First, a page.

Determining the Degree of Load on the Body by Monitoring the Heart Rate in Ball Hockey in Men’s Extra-League Matches
Introduction: Ball hockey is a young, progressively developing sport that lacks research into players’ loads in competitive matches. As far as we know, our work is the
Aim of Study: The work aims to solve the problem of determining the degree of load during a ball hockey match by monitoring and analyzing heart rate in selected matches
of the extra league of ball hockey.
Material and Methods: The sample included ten ball hockey players (age 25 ± 5.21 years, height 184.2 ± 6.8 cm, weight 83.8 ± 11.48 kg) from three extra-league clubs in
the positions of forwards (8) and defenders (2). The sample was monitored in six extra league matches of the basic part of the seasons 2019–2020 and 2020–2021. Determination of the maximum heart rate (SFmax) was performed by the protocol of a modified Conconi test (Hnízdil, 2006) performed on an HP Cosmos Venus running ergometer (HP Cosmos Sports and Medical, Germany), which the test subjects completed in wrestling equipment without a ball hockey stick. According to Ben Abdelkrim et al. (2010), individual intensity zones were determined based on SFmax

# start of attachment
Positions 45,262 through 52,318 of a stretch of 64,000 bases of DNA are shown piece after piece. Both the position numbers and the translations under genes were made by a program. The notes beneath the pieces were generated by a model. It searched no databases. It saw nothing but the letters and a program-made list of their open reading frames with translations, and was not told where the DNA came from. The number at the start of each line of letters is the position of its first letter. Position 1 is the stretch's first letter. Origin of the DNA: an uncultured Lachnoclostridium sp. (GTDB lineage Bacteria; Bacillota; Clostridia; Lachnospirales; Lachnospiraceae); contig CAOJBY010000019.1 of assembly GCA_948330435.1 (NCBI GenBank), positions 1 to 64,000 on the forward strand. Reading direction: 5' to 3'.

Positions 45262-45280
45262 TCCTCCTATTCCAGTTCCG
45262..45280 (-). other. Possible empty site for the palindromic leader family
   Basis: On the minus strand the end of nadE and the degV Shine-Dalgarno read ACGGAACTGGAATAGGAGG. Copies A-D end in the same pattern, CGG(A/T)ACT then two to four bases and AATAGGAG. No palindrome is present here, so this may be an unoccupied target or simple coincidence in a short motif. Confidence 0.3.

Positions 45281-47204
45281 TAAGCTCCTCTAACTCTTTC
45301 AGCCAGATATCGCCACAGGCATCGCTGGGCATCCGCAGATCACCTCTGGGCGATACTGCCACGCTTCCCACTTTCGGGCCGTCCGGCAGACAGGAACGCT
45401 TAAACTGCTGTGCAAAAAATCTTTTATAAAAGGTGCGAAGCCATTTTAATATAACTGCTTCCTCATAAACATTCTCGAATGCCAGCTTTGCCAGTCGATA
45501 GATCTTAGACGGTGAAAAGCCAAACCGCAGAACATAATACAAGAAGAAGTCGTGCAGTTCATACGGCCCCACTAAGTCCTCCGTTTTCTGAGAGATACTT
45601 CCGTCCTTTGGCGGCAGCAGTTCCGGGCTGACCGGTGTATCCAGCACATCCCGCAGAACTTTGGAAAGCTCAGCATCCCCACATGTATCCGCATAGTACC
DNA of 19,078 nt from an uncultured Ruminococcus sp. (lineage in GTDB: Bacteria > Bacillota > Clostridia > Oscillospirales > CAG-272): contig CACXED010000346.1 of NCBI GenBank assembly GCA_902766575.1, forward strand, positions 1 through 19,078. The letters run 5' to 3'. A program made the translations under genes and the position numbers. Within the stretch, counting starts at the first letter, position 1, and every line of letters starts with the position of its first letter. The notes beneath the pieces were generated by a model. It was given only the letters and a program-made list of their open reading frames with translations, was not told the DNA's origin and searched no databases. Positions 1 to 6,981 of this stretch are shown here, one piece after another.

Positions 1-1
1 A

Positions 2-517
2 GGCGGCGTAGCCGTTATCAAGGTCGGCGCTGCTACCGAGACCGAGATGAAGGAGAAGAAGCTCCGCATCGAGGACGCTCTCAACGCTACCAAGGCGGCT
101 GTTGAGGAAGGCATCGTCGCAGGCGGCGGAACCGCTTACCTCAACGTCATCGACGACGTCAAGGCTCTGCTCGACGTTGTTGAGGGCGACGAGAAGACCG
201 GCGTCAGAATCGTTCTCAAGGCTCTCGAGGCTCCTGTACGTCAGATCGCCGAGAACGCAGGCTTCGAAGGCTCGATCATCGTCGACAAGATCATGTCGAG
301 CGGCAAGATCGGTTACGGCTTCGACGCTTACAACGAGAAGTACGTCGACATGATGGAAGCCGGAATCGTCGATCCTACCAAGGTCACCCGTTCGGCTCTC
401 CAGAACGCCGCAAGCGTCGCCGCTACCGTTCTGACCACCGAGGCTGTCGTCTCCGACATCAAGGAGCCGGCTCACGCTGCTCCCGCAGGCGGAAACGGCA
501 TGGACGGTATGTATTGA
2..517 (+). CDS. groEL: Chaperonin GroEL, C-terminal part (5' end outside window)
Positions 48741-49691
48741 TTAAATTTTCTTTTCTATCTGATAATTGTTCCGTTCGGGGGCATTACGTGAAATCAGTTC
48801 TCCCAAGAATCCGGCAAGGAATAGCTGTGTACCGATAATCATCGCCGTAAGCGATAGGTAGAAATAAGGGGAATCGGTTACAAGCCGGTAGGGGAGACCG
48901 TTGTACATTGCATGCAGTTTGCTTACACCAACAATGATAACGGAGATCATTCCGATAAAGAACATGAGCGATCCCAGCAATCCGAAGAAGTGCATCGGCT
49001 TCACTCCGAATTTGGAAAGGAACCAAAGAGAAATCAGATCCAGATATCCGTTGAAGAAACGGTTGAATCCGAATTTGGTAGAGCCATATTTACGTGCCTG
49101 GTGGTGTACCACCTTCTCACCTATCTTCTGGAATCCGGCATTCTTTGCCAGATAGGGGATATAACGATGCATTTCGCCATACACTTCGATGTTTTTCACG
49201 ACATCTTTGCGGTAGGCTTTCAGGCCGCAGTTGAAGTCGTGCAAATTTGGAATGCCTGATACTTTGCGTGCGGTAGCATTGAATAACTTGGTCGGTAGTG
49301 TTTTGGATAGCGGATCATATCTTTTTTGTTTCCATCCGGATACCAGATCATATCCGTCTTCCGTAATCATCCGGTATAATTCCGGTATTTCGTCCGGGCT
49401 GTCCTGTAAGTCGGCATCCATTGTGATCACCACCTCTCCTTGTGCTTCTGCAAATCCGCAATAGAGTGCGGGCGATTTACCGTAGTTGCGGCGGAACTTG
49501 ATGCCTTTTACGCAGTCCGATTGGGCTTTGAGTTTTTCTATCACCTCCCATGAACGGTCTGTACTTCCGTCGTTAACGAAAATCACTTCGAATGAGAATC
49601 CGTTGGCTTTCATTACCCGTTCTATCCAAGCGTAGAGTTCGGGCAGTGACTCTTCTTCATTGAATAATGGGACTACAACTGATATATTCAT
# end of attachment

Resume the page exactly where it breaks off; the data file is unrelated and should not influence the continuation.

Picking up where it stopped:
results. Heart rate measurement (SF) was performed by Polar Team 2 (Polar O.Y., Kempele, Finland), which records and stores SF in beats.min-1 for five seconds. The documentation of the matches was done with a Sony HDR XR155E camcorder; the chronometer was made using a Secco stopwatch and a stopwatch on a mobile device. Video played in VLC player (Free Software Foundation, Inc., Boston, USA), SF evaluated in Polar Precision Performance 4.03.040 (Polar, OY, Kempele, Finland), and basic data processing was performed in Excel (Microsoft Corporation, California, USA).
Results: The ball hockey player moves on average in the extra league match 3.4% of the time in the zone above 95% SFmax, 22.8% of the time in the zone 85–95% SFmax, 25.4% of the time in the zone 75–84.99% SFmax and 48, 4% of the time in the zone below 75% SFmax. When changing to rest on the inverter, its load is in the ratio of 1: 2.9.
Conclusion: Our work is based on empirical findings brought by specific procedures for improving the training process. The limit of the work is the relatively low number
of monitored matches and the low number of defenders. The work can be followed by detecting the load by more invasive methods (VO2max, lactate), by detecting the external load or by detecting the activity of the muscles in the load using EMG, or by searching for relationships between individual phenomena.
Brhel, A. (2021). Determining the Degree of Load on the Body by Monitoring the Heart Rate in Ball Hockey in Men’s Extra-League Matches. Journal of Outdoor Activities, 15 (1–2), 7–24. https://doi.org/10.21062/joa.2022.010